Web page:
Following Gov. Chris Christie's recent approval of a law allowing local school districts the ability to move school elections from April to November, the Morris School District has just about a month to decide whether or not to take the governor up on this newly-enacted legislation.
Board of Education candidate applications are currently due by 4 p.m. Feb. 27. However, were the Morris School District to decide to move elections to the general election date in November, that could change.
Also, what would change would be whether or not voters were able to vote on the district's annual budget. Under the legislation, a district that has moved its annual school election to November would not require voter approval for a base budget, but any proposal to exceed the 2 percent tax levy cap would be presented for voter approval in November.
And, what if a budget did exceed the cap and had to go up for a vote, and was rejected? "If it's rejected, there would be a scramble if we have employed people for a quarter of the year already," Superintendent of Schools Thomas Ficarra said at the Monday Board of Education meeting. "It's quite a significant change."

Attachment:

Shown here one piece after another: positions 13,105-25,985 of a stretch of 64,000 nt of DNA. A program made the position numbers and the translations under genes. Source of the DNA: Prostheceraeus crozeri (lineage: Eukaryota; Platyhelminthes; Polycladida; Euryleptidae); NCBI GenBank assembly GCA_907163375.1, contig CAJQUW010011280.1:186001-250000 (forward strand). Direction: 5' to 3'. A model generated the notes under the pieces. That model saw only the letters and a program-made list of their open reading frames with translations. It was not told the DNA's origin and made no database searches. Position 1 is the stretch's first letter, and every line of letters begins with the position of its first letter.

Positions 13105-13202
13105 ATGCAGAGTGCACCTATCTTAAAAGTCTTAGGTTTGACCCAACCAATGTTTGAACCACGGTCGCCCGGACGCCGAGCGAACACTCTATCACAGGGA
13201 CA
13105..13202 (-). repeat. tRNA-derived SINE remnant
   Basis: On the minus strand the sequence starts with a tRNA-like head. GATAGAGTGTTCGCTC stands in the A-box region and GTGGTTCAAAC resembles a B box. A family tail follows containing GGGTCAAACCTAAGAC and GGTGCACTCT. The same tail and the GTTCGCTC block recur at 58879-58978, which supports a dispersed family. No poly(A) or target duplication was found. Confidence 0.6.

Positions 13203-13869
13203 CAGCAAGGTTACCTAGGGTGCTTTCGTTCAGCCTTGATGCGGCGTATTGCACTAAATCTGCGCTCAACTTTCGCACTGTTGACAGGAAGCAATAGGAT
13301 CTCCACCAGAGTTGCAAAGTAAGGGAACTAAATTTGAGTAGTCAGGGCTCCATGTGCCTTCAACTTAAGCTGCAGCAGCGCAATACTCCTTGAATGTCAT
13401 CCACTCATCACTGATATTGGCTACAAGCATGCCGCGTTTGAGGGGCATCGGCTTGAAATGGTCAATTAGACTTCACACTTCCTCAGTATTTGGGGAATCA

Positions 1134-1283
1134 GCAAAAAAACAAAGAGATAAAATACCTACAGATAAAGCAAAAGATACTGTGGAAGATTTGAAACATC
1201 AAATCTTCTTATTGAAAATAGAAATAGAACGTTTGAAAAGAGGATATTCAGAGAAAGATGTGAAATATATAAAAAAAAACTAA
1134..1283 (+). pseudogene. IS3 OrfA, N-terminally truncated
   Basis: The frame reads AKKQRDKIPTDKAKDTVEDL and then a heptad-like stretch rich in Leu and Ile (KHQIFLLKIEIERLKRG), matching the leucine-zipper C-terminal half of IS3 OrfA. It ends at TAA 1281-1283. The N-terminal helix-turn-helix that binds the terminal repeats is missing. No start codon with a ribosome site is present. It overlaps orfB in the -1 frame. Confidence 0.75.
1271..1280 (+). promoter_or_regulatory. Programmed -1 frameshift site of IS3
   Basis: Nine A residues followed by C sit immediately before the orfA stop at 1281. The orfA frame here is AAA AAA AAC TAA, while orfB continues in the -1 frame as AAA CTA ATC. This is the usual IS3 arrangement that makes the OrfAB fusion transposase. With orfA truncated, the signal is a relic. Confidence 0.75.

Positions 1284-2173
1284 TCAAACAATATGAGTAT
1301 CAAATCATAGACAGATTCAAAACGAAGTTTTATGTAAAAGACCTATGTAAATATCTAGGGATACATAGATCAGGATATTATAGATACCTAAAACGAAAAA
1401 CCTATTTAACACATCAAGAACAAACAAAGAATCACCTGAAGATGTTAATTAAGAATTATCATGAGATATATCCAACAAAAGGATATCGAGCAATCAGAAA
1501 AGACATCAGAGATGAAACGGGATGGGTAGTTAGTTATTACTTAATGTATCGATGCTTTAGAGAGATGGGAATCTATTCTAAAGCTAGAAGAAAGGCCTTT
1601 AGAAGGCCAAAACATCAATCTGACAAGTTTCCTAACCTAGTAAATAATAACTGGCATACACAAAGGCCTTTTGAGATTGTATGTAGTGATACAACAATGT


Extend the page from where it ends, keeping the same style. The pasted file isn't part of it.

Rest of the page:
While no decision was made at the meeting, several board members, including Peter Gallerstein, expressed concern of the potential politicization of what is supposed to be a non-political board. "I've enjoyed that we have been separate from that political process," he said. "It gives us a level of independence. The only thing thought of by board members is the educational system, not the political system."
Board of Education member Ann Rhines noted other boards she has seen at state school conferences have turned political, a process she said "has been ugly."
"Keeping politics out of the board is something to consider," Ficarra said.
Others, like board member Leonard Posey, were more concerned about any potential costs associated with the move.
Others still, such as board member Angela Rieck, have said they have heard that a school election in November simply "doesn't seem right," she said.
Board members Nancy Bangiola and Lisa Pollack both suggested getting public input, with Pollack saying a Town Hall meeting might be the best way to vet the subject.
But, there's not much time before the Morris School District has to make a decision, one way or the other.
"What would a ballot in November look like," Pollack asked.
"Would you have to choose a party line," Ficarra asked.
"I would guess not ... I hope not," Posey said.